Covenant marriage isn’t suited to Christians

Covenant marriage isn’t suited to Christians December 10, 2010

This post is part of a series on covenant marriage.

For Catholics and theologically conservative Christians, there is no difference between a covenant marriage and the standard form.  In either case, the marriage is sealed as a promise between both spouses but also as a promise between the couple and God. Although the couple could release each other from the commitment they have made to each other, the marriage cannot be dissolved unless God, through his human agents, releases them from their commitment to Him (presumably in the form of an annulment).

To embrace covenant marriage implies that Christians who have standard marriages are only held to the lesser standard of state law, rather than religious law.  From a Christian point of view, state law is entirely irrelevant to proper conduct.

It would be impossible for the Christian conception of marriage to be enshrined in federal law.  No atheists (or pretty much anyone but Christians and possibly Jews) could be free to marry, since a lack of belief in the Christian God could constitute an impediment to marriage, since an atheist could not knowingly and deliberately consent to a Christian marriage and remain an atheist in most cases.  Allowing only perfect Christian marriages to be recognized by law would diminish the positive effects of civil marriage.

If Christians can’t have control of civil marriage, they’re better off not yoking themselves to that institution to begin with.  As it stands, civil marriages will allow Catholic divorcées to remarry without annulments.  For Christians, civil marriages should be treated as an entirely bureaucratic matter like filling out a 1040 form or writing a will.  They are a way of interacting with the government, not a recognition of your commitment to your spouse.

Covenant marriage and modifications to the civil marriage code in general, should be intended for those who don’t have as strong a tradition or institution for marriage outside of civil marriage.  If covenant marriage is to be of use to anyone, it needs to be of use to atheists and secularists.  And this weekend, I’ll finally get around to explaining what purpose it serves for people like me.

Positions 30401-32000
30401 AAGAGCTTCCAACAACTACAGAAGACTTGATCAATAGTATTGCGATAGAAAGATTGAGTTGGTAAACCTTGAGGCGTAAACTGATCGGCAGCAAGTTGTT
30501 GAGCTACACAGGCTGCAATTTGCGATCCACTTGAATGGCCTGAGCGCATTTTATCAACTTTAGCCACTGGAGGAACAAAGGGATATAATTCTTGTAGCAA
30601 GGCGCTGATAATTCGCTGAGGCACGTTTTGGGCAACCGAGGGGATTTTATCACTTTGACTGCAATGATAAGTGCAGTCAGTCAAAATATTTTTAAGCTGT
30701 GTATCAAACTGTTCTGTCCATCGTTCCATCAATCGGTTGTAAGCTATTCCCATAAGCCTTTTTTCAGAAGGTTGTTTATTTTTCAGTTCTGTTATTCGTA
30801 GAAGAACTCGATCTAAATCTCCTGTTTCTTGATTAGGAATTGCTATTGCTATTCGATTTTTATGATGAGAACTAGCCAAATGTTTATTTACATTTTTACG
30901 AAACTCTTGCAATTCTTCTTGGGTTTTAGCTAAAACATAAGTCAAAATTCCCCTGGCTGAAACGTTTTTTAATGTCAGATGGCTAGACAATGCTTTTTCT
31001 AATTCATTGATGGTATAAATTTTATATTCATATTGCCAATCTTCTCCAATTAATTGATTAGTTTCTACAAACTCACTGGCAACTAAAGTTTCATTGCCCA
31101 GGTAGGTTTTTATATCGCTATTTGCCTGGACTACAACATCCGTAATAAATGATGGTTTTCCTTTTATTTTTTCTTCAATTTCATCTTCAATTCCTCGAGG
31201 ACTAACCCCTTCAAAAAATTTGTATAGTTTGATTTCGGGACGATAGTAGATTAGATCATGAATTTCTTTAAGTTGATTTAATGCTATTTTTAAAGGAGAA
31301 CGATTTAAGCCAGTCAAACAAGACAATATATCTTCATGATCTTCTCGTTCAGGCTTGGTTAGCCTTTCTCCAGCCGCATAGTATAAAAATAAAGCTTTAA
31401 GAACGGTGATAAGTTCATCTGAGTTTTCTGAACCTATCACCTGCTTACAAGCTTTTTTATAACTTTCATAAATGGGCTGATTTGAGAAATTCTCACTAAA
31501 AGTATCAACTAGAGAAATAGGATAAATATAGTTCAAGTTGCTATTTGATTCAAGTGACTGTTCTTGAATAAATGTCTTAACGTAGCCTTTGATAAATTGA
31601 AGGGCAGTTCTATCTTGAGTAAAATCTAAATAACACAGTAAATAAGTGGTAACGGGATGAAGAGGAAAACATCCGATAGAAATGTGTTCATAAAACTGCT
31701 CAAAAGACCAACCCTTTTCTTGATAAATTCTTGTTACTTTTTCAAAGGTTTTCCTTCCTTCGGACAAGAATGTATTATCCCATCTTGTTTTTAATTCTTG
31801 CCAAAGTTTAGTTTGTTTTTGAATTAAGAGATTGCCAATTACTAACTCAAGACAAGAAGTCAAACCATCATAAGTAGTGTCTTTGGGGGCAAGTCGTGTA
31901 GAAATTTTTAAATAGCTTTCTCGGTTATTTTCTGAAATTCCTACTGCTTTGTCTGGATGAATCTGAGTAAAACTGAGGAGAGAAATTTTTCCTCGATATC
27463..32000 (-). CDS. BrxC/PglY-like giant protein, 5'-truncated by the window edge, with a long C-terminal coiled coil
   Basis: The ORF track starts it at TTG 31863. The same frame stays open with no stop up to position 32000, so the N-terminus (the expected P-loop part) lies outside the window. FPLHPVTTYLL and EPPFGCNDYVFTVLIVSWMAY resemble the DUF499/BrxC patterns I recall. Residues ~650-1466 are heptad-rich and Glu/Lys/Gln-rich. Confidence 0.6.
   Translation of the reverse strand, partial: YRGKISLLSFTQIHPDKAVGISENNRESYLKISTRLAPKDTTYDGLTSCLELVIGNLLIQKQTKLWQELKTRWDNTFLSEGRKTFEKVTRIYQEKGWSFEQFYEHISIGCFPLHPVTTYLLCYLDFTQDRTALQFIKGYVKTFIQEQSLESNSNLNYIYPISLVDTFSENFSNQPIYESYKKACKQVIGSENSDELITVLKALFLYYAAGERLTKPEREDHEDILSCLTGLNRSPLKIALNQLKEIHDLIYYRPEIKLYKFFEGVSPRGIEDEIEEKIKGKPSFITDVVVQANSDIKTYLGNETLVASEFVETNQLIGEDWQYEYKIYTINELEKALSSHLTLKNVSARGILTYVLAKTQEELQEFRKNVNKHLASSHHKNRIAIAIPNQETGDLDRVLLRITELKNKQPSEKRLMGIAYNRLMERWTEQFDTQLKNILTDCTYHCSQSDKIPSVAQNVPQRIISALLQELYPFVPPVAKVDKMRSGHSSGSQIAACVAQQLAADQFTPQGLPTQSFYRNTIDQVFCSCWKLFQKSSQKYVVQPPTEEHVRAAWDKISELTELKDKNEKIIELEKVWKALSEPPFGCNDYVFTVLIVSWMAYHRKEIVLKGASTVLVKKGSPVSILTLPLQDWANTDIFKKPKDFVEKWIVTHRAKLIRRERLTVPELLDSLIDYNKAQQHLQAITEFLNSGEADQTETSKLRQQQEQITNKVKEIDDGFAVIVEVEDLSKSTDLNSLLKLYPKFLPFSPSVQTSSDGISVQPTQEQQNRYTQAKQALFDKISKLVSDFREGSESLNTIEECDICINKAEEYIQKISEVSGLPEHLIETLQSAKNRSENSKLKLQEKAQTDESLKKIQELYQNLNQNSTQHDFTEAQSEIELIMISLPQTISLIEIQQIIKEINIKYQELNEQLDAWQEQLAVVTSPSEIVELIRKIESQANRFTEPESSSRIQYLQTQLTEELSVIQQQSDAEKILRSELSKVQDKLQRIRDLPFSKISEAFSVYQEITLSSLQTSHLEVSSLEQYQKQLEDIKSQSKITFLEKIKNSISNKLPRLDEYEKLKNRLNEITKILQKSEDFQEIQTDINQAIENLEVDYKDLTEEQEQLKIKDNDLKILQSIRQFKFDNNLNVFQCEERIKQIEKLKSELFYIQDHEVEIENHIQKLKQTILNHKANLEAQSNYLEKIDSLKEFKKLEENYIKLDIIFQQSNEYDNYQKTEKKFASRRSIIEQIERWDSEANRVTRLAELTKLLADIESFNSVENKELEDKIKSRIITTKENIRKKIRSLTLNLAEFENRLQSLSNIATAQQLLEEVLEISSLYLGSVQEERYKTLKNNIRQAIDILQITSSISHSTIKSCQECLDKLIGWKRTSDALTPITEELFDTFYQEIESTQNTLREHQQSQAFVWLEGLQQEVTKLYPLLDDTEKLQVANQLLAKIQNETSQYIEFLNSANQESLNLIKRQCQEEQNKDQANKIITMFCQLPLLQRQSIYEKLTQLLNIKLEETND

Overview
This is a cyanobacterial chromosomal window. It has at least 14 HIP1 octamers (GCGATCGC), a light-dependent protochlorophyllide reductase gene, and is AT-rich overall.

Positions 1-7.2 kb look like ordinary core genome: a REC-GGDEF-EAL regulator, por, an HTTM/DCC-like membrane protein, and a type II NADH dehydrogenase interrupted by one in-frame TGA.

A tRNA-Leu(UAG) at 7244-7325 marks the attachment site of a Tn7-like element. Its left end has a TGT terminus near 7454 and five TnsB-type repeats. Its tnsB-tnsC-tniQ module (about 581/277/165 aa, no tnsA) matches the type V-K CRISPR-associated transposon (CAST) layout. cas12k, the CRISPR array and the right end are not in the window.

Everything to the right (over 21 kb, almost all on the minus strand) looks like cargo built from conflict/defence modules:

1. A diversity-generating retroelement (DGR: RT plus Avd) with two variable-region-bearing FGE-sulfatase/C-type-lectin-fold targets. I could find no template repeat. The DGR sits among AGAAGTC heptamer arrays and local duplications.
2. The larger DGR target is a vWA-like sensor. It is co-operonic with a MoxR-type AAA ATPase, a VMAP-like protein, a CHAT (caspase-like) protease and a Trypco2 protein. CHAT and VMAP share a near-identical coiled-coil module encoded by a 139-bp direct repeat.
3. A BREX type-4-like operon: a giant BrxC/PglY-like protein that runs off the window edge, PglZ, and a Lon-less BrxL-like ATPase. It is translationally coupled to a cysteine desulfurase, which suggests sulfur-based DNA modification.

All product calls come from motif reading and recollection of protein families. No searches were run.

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  • Matt Gerken

    You should talk to Gabe and get Father Ellsworth's take on this. Though I can't remember the details I know that he is very supportive of the state's role in Christian marriage, and nearly goes so far as to say that you aren't married if you don't have the marriage license. I don't think I agree, since I'm joining a Church in which marriage is a sacrament, but it's an interesting view from a theologically conservative Anglican.

  • Thanks for the tip-off, Matt, I just facebooked Gabe.Are you being received at the Easter Vigil? At STM, St. Mary's, or somewhere else?

  • I would seriously consider not getting legally married. The trick would be finding a woman who would go along with me on that. I'm amazed at how many people really care about the legal status of their marriage. I guess I'd want it for hospital visits and insurance policies and such but I can think of a better way than trying to innovate new concepts of marriage.I would prefer the government granting civil unions to everyone fort he sake of child rearing and social pairing and allowing individuals complete control over the word "marriage" in their lives. That sure takes the political edge off things and allows each culture to have their own marriage tradition. If their marriage tradition happens to overlap with the political concept of what a civil union is (along with whatever civil benefits such unions would have on society) then anyone who marries in that culture can apply for a civil union. I would be comfortable with this. I can get married in a church and have my Christian marriage and then have the government recognize the civil union I have with my wife.